The reason behind setting lower benchmark and target for fixed-rate debt within domestic government securities is that the demand for fixed-rate debt among the domestic investors is relatively low.
Domestic financial markets are dominated by commercial banks which have a strong preference for floating-rate debt because their liabilities are mostly of a floating-rate type. Also, the lack of price stability in the past has led to a lowering of investor demand for long-term fixed-rate government securities in general.
Until the market share of investors (such as insurance companies and pension funds) with a clear preference for long-term fixed-rate instruments increases significantly, and the government’s performance in the area of price stability improves substantially, it is appropriate to set realistic targets for this indicator. With inclusion of more diversified investors, the targets will be revised accordingly.
Although in recent years, MoF has raised significant amounts through long-term fixed-rate securities, their proportion in total government securities has remained around 30 percent.
Due to high borrowing needs, and high & rising domestic interest rate environment during July-December 2022, larger amounts were raised through floating-rate debt. The Finance Ministry will continue to consider its strategic benchmarks and targets as well as the economic developments and outlook while setting the monthly auction targets and issuing long-term fixed-rate domestic government securities through public auctions.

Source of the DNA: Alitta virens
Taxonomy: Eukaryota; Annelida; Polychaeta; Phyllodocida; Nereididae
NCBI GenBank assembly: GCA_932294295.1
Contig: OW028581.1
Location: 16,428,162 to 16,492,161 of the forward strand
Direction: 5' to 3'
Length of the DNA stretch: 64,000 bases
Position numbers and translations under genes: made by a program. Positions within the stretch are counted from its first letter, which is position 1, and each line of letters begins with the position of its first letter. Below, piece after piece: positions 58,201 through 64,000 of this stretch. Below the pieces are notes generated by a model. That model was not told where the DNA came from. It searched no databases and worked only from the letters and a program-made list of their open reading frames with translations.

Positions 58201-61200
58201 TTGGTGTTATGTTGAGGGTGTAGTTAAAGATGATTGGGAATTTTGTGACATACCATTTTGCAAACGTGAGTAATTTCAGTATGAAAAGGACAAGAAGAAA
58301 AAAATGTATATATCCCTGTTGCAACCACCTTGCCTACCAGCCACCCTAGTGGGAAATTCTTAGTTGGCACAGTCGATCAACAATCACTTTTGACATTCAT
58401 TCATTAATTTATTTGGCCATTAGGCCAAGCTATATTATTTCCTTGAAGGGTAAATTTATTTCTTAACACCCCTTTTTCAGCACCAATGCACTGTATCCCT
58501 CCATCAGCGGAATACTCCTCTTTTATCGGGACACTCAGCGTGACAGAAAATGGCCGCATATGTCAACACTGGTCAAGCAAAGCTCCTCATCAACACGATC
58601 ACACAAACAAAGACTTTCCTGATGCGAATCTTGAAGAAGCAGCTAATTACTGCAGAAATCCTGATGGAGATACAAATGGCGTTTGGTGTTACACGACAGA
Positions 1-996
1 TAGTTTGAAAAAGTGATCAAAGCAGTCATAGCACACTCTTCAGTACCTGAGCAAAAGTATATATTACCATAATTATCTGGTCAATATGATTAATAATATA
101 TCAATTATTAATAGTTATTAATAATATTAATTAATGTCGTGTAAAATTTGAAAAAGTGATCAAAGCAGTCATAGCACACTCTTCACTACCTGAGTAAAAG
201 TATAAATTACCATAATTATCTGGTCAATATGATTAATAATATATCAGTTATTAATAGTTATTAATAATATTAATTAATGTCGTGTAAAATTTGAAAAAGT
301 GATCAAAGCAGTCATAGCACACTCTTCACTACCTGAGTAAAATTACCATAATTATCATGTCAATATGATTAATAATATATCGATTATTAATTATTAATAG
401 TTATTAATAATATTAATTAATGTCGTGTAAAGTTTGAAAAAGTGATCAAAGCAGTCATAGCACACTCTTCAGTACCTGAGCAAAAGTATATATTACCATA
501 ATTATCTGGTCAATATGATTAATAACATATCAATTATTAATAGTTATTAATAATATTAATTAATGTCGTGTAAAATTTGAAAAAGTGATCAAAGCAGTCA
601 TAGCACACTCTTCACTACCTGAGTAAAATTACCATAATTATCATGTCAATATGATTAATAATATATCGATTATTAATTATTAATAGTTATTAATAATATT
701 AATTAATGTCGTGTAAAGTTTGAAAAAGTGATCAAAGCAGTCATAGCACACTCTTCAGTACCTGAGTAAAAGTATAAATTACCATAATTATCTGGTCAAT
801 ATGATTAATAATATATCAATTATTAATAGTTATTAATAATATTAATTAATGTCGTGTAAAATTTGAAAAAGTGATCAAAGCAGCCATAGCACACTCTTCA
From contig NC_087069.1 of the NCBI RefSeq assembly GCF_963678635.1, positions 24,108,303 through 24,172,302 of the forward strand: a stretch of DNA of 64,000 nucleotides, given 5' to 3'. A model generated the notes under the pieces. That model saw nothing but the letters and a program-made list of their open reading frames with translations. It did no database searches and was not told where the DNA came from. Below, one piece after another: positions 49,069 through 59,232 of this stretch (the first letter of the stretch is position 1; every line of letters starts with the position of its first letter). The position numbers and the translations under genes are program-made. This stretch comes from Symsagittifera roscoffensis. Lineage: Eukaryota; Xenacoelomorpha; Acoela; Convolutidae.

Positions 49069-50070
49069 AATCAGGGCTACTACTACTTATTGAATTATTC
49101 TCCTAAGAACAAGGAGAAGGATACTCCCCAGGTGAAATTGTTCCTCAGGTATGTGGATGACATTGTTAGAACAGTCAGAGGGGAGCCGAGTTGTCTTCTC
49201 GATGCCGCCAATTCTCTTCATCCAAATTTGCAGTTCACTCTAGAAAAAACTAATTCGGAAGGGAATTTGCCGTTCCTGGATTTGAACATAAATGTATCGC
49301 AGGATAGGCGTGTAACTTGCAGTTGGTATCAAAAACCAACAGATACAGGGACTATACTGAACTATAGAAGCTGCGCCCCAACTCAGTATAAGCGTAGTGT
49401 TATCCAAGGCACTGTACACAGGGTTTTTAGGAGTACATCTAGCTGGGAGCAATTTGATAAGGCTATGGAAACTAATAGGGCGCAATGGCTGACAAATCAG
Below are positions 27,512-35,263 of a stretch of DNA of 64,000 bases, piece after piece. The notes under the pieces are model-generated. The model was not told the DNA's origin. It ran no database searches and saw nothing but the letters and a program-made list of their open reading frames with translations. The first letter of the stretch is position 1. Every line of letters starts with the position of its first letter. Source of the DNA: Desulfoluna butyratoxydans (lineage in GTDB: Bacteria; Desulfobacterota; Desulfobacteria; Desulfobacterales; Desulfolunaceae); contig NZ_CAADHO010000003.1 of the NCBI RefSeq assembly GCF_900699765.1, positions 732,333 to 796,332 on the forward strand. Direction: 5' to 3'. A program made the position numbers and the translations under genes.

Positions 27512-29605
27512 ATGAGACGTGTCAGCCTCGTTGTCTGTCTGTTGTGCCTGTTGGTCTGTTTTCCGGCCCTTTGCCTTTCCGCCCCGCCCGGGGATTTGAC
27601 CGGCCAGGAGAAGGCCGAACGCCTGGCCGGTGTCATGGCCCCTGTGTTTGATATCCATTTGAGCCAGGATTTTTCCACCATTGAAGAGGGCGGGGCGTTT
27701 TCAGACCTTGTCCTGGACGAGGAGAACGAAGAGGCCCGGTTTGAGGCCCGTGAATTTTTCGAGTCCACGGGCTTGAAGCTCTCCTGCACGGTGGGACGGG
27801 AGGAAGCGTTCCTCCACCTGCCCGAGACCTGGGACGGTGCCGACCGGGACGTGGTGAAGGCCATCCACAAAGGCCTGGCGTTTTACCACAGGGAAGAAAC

The Finance Ministry will also work closely with State Bank of Pakistan and Securities and Exchange Commission to take the Public Debt Bulletin (July-December 2022) Debt Bulletin & Annual Debt Review (2021-22) 6 steps necessary to increase competition in the financial markets and increase the size and market share of other participants such as insurance companies and pension funds. The Ministry will also advise and assist the government in lowering of fiscal deficit and adoption of policies that lead to price stability and lowering of long-term inflation expectations.
These steps will increase the efficiency of financial markets in allocation of resources, generate higher demand for long-term fixed-rate government securities, and enable the government to set and achieve higher targets for fixed-rate government securities.
The Federal Government carried out gross issuance of around Rs.4.0 trillion of Pakistan Investment Bonds, out of which, 81 percent was through floating rate bonds. The total repayment against PIBs was PKR 1.7 trillion (including repayments against SBP Debt). The Govt also issued PKR 364 billion of Ijara Sukuk instrument, predominantly with variable rate of return. The retail debt instruments i.e., National Saving Schemes (NSS) witnessed a net outflow of PKR 240 billion.
The Asian Infrastructure Investment Bank (AIIB) co-financed the BRACE program to the tune of US$ 500 million, over and above the BRACE amount. The Saudi oil facility amounting to US$ 600 million was utilized (US$ 100 million each month). The China SAFE deposit of US$ 1,000 million and Saudi Time deposit of US$ 3,000 million was successfully rolled over The Govt repaid international commercial loans to the tune of $3.722 billion, out of which $ 2,722 million were bank loans and $ 1,000 million was international Sukuk maturity.